"The King of Human Error" and "The Anti-Gladwell" -- this will be the last mention of Kahneman and his new book, I promise. (But if you need one more endorsement to go read it, I just did and it was even better than the hype.) Be sure to also check out "The Quiz Daniel Kahneman Wants You to Fail" and "Debunking Myths of the Medical World."
"Cargill: Inside the quiet giant that rules the food business" -- Cargill is an amazing organization, and as a private company that has purposefully avoided attention, most people don't know much about it. This is a decent profile but really just scratches the surface. One big clue to its success: "[Our] capital's not only private, it's patient and permanent." Later the CEO adds, "As far as how our corporate strategy works, we don't say, 'We think the world's going to look like this, let's define our strategy for that world.' We say, 'We don't know what the world's going to look like. We need a strategy or a set of strategies that can be successful almost irrespective of what the world looks like.'"
"How a Financial Pro Lost his House" -- this is truly incredible on multiple levels. At the least, it's a microcosm of housing and consumer finance in the U.S. last decade, not to mention the "financial advisory" industry.
A series of interesting articles on China -- a couple of these are a few months old, but they're all very good. The first one in particular is excellent but concise.
"Why We Should All Be Very Skeptical on China" -- a brief historical primal on the dismal track record of centrally planned economies. The particular focus is on the ultimate and often sudden drop-off in growth once investment opportunities become scare and/or debt begins to pile up. Examples are France in 1820s/30s; Germany and Italy in 1930s; USSR in 1950s/60s; Brazil in 1960s/70s; Japan in 1980s; and China more recently. (Full audio is here and requires free registration.) And I don't know if this was in direct response or not, but Pettis published an article just a few months later titled, "Don't Panic, China's Economy is Not on the Rocks Yet."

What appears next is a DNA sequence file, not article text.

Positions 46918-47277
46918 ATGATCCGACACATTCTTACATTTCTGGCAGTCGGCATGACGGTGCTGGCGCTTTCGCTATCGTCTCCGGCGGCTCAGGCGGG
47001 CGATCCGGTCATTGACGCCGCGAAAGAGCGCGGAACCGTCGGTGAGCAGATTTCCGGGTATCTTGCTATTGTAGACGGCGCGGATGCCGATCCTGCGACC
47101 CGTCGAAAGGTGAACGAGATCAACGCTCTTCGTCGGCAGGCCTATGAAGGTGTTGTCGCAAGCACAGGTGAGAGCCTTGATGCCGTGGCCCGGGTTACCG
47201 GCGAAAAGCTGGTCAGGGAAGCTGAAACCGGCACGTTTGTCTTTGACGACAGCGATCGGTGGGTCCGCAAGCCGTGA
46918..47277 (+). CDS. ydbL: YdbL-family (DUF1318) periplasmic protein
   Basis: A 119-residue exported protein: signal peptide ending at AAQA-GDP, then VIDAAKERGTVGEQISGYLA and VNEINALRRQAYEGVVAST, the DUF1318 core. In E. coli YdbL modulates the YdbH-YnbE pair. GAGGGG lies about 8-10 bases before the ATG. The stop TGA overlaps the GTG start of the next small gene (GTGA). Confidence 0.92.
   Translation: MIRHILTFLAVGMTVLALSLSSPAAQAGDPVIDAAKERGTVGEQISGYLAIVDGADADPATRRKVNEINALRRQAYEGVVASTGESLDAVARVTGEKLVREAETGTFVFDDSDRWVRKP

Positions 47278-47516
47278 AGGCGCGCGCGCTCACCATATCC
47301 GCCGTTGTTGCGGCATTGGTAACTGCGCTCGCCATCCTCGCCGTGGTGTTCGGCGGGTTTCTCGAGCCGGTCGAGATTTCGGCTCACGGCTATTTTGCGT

"Swimming Naked in China" -- back to the ledge...
"Top of Chinese Wealthy's Wish List? To Leave China"
"Rich China, Poor China" -- be forewarned that there is a Cato economist behind this one.
"The No Growth Trap" -- in case you have any optimism left, this article should take care of it. I actually think there are some useful historical lessons in here, but I would be careful not to extrapolate too much.
"Housing Affordability: the U.S. is the Envy of the Developed World" -- some good news, some bad news and as always some interesting data in an op-ed by housing expert Ed Pinto
"The Decline and Fall of America's Decline and Fall" -- some good historical perspective.
"For Better and Worse, the Web is Changing How We Think" -- an interesting synopsis of the debate regarding the web's influence on human thought processes. (Thanks, S.D.)
Housing Affordability: the U.S. Is the Envy of the Developed World
Affordable markets are those where the median house price is less than or equal to three times median income. The United States as a whole is affordable with an average score of 3.0. As the nearby chart indicates, this places the U.S. at the head of the affordability class among seven ranked countries, with the other six ranging from moderately unaffordable to severely unaffordable.
Significantly, half of the 211 housing markets in the U.S. are ranked as affordable, with another 35% ranked as moderately unaffordable. For the other six countries, almost eighty percent of their 114 markets were ranked as either seriously or severely unaffordable. While the U.S. has 15 severely unaffordable markets, they are concentrated in a few geographies, including Honolulu, nine markets in California, and two in the Northeast, including New York City.
The U.S. high affordability ranking is noteworthy in at least three respects:
Government policy made things worse:
In the early 1990s Congress, responding to pleas by community groups such as ACORN for loosened underwriting standards to make home ownership "more affordable", imposed affordable housing mandates on Fannie Mae and Freddie Mac. Their goal was to replace common sense credit standards based on a reasonable amount of equity, a good credit history, and adequate income.
Yet in 1989 nearly 90% of U.S. markets were already rated as affordable with only 4% rated as severely unaffordable. Not much has changed as these four were Honolulu, San Francisco, Los Angeles, and New York City. In 1992 the national home ownership rate was 64.4% and had changed little over the previous 30 years.